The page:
Having played the piano for the past 20 years, I still have my old original upright Whitney piano. However, given that I'm moving abroad, I am heartbroken by the news that I now have to sell it. That piano lasted me through the banging "Freres Jacques" song of a five year old, the angsty operatic period of a teenager, and the Broadway musical era of my twenties. Built from sturdy wood, it has lasted through three moves and decades of love and crooning. It's just killing me to have to let it go. In the course of research the estimated value of my treasure, I ran across this fascinating article discussing the history and development of the 20th century piano. It includes all sorts of pictures and informative details, a great read if you are into music. Based on the photos, I was able to estimate that my Whitney is from circa early 1920s. It looks exactly like the photo! I didn't realize that I got one of the last styles to have the really high backs. I don't like the waist-high piano's nearly as well. Of course, to be honest, I've yet to meet a piano that sounded as beautiful as my own ~ even the expensive grand pianos. Sadness, I'll miss you baby! If you're interested, here is a brief portion of the article:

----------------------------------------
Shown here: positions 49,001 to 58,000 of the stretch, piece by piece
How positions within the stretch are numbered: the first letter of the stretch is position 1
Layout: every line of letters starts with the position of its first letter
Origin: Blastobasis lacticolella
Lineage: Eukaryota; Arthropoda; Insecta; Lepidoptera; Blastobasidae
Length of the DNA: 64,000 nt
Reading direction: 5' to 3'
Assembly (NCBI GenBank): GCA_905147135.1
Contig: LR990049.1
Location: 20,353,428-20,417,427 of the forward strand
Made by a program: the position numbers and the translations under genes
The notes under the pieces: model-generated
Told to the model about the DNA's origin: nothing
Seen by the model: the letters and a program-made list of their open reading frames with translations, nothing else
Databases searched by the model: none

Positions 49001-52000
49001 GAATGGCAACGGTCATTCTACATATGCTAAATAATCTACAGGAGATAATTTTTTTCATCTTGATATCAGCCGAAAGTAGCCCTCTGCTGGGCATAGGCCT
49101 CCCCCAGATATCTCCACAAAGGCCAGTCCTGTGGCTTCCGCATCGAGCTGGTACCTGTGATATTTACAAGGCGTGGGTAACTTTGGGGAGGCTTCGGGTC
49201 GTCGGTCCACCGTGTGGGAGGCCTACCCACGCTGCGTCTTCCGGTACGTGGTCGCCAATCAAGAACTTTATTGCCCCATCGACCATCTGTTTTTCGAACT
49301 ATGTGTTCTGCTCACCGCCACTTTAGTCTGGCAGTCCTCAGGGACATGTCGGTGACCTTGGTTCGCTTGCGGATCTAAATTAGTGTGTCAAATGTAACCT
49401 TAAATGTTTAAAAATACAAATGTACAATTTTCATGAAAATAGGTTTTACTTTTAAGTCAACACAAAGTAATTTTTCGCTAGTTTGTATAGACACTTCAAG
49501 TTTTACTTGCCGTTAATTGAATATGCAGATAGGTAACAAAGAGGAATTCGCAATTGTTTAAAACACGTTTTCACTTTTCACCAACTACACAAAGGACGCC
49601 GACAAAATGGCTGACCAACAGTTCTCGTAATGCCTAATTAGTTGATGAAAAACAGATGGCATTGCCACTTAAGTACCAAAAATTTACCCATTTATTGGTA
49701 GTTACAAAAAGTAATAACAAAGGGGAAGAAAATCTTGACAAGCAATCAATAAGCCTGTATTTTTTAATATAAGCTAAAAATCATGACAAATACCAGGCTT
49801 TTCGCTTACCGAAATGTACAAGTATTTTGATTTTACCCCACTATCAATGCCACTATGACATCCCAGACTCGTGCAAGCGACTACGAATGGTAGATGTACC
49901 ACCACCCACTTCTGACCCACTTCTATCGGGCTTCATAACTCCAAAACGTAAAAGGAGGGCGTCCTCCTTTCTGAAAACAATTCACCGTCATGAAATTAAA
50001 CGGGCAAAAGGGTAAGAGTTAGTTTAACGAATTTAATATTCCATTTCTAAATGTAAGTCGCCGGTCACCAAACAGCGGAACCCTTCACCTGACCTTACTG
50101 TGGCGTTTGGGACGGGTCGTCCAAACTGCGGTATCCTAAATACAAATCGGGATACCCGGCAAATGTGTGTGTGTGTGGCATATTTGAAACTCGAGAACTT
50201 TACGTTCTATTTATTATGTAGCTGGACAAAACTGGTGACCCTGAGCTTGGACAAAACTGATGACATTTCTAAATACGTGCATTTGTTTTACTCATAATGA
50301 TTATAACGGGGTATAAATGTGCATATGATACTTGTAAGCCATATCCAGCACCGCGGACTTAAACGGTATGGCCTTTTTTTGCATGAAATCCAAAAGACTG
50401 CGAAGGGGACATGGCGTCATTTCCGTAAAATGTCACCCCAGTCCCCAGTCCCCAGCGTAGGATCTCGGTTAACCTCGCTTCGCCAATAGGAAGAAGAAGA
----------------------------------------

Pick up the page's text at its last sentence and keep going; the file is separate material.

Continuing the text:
As the 20th century approached, makers began shifting their production from the square grand piano to the upright piano, as the public's tastes were beginning to change and homes were becoming smaller and less suited for large square grand pianos. In the 1880s and 1890s, upright piano production increased substantially and by the last decade of the 19th century, the square grand piano that had dominated the market for the past century had all but vanished. Since this was the height of the Victorian era, manufacturers were building their upright pianos with exotic woods and lavish carvings, often producing incredibly ornate and lavish models to suit the décor of the era. The last decade of the 19th century saw some of the finest craftsmanship and quality ever to be put into piano manufacturing.After the turn-of-the-century, tastes began to change and piano design began to become a bit more streamlined. The ostentatious styles of the late 19th century gave way for more classic and simple design. The first decade of the 20th century saw a calmer, less radical movement in interior design than the previous decades, and this change was immediately seen in the evolving styles offer by the major piano manufacturers. From about 1900-1916, the Arts & Crafts Movement was a major force in American design. Although the Arts & Crafts design was very popular during the early 20th century, piano makers were slow to adapt to the Mission/Arts & Crafts design. Furniture manufactures were quick to jump on the new trend of the Craftsman style, but piano makers were slow to recognize just how important the Arts & Crafts Movement really was. A handful of manufactures attempted to build pianos in the Craftsman/Mission style, but because the Movement was so short-lived, most of them didn't see the significance of the Arts & Crafts Movement until it was too late; the Arts & Crafts Movement was over before 1920. Sadly, very few manufacturers ever offered Craftsman style pianos, and as a result, original specimens are exceedingly rare today. The 1920s era was considered the "Golden Age" of piano building. By this time makers had streamlined operations and the piano had evolved into a perfect machine. The upright piano had evolved into a very simple basic design, becoming more utilitarian in appearance than ever before. With the exception of period furniture styles like Louis XV and French Provincial, most upright pianos were without ornamentation or frills. Instead, plain square pillars and streamlined moldings resulted in a very "modern" looking upright piano which was considered "uncluttered" and "beautifully simplistic." These simple-looking upright pianos were generally of excellent quality.